Wrigley school reopening in January, 2 months after it was forced to close

Classes were cancelled at the N.W.T. school in early November after two educators were transferred. They claimed they were verbally abused by students and community members.

Classes cancelled in November after 2 educators were transferred amid allegations of verbal abuse

Students at Chief Julian Yendo school are expected to resume classes in January, after two months at home. School will resume on Jan. 10, according to the local education council. (Submitted by NWT Teachers' Association)

By the time classes start up again at Chief Julian Yendo School in Wrigley, N.W.T., in January, students will have been out of the classroom for about two months.

The superintendent with the Dehcho Divisional Education Council, Philippe Brulot, confirmed Wednesday that the school will reconvene on Jan. 10.

Chief Julian Yendo School has been shut down since early November after a principal and teacher asked for a transfer and left the community. Both said they felt threatened after they were allegedly verbally abused by parents and students. The two educators are now teaching at Charles Tetcho School in Sambaa K'e.

The decision to cancel classes left some 24 students out of school, which normally operates with four educators. The education authority said they would need to hire a new principal before it could re-open.

Former principal returning

Now former Chief Julian Yendo School principal Blair Sellars will be returning to the school in January. Blair's wife, Leona, who also taught at the school previously, will be joining him to teach again.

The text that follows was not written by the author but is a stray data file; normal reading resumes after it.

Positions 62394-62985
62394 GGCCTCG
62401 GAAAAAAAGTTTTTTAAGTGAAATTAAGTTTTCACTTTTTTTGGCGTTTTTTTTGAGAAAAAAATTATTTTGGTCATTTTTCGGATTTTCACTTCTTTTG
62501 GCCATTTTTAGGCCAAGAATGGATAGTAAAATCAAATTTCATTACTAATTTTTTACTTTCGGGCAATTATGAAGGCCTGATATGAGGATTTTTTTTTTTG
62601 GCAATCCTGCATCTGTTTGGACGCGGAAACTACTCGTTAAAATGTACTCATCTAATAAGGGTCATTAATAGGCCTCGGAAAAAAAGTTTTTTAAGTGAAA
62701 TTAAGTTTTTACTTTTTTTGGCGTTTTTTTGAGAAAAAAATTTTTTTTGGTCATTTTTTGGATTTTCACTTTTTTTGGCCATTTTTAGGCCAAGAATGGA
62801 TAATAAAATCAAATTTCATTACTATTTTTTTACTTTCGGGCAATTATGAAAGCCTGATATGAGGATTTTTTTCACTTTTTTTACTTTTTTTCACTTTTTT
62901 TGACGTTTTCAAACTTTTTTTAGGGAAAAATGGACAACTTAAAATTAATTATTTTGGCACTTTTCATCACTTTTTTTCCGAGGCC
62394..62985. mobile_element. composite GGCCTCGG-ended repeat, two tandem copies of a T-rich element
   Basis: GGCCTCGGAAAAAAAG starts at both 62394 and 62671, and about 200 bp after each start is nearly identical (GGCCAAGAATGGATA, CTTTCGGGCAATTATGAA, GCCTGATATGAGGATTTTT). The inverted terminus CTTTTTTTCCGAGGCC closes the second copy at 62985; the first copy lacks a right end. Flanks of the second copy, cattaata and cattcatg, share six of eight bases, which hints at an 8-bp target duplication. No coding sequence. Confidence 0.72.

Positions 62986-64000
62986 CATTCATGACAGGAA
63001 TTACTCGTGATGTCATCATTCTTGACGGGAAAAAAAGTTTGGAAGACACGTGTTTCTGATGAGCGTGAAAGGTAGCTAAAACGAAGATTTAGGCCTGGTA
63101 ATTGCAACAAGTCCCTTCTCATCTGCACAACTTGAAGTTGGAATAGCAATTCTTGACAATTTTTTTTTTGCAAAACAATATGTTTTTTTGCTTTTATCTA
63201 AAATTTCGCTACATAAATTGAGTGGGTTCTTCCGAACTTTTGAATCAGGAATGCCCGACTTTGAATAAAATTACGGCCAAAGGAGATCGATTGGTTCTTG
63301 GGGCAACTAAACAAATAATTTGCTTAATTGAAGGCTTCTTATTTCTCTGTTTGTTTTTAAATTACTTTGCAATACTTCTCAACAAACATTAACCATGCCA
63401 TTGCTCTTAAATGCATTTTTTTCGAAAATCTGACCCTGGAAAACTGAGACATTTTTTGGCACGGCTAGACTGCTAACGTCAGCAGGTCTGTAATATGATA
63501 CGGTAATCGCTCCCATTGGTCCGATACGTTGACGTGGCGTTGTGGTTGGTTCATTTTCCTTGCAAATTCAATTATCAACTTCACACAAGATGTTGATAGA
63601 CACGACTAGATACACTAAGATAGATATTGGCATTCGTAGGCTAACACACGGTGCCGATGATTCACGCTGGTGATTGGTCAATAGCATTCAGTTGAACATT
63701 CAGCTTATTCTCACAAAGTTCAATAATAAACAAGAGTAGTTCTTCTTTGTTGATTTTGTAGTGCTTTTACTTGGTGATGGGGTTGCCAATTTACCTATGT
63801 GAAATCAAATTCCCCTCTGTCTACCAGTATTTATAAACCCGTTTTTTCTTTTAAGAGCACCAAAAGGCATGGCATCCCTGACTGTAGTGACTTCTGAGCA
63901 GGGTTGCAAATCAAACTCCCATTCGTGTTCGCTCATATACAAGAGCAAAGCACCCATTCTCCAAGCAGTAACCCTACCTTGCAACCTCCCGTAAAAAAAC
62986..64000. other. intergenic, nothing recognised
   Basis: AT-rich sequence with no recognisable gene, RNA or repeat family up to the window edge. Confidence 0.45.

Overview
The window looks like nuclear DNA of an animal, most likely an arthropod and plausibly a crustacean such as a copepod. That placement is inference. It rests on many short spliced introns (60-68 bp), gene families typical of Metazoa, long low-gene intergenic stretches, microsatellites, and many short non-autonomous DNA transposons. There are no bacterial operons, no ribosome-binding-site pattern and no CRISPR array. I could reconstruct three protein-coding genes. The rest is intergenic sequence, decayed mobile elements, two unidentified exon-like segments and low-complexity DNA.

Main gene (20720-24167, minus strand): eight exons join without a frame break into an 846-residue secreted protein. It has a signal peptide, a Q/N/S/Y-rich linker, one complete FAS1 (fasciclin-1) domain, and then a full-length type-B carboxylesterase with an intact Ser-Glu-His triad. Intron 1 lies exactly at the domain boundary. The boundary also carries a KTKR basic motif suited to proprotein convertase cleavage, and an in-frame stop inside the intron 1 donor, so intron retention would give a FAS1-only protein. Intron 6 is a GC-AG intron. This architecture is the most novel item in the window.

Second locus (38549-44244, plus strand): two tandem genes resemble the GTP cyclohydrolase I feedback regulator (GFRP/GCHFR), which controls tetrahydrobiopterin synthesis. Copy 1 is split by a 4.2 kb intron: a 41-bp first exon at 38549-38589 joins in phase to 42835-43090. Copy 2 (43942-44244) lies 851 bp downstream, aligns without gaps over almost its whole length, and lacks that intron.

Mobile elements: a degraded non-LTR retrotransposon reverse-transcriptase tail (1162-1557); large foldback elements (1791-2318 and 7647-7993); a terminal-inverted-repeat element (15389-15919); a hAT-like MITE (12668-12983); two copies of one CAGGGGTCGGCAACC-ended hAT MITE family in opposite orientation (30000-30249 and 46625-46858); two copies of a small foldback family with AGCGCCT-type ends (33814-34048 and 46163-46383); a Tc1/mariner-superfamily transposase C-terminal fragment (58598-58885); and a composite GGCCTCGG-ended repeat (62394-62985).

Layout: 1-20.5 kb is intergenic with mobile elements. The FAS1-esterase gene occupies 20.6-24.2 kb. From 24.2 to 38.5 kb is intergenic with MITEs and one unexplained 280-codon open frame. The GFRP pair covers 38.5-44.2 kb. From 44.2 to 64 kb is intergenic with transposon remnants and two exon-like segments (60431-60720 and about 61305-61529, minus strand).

Both taught in Wrigley for seven years before leaving earlier this year because of a housing issue.

They had an excellent rapport with the community.- Philippe Brulot, Dehcho Divisional Education Council

"I'm looking forward to getting into the routines of learning and being successful," he said. "We've had good experiences and good memories [in Wrigley]."

Brulot said when he asked the education authority about bringing the pair back, they were "very, very excited."

"They had an excellent rapport with the community," Brulot said of the Sellars.

Brulot said there will not be any changes to the school year as a result of the two-month closure. 

Resolution a relief

John Dempsey, the senior administrative officer with the Pehdzeh Ki First Nation, said the community is relieved that the school will be opening in the new year.

Dempsey said fixing the issue took a collective effort between the band office, education authority and the Northwest Territories education department.

"I can't say enough about Minister Caroline Cochrane and her staff," Dempsey said. "She reassured us that things were going to happen [and] was overall responsive to the needs of the community."    

In meetings between parents, administrative and government officials since the school shut down, Dempsey said there was an emphasis on making sure parents are part of their children's learning, so that this doesn't happen again.

"We did discuss varying ways to support the community and its membership. Giving parents the tools to help with the education of their children," said Dempsey.

"We want to help keep some of the traditional values of the Dene people active in the community."  

The community is planning a gathering to welcome the Sellars back to Wrigely, soon after school starts.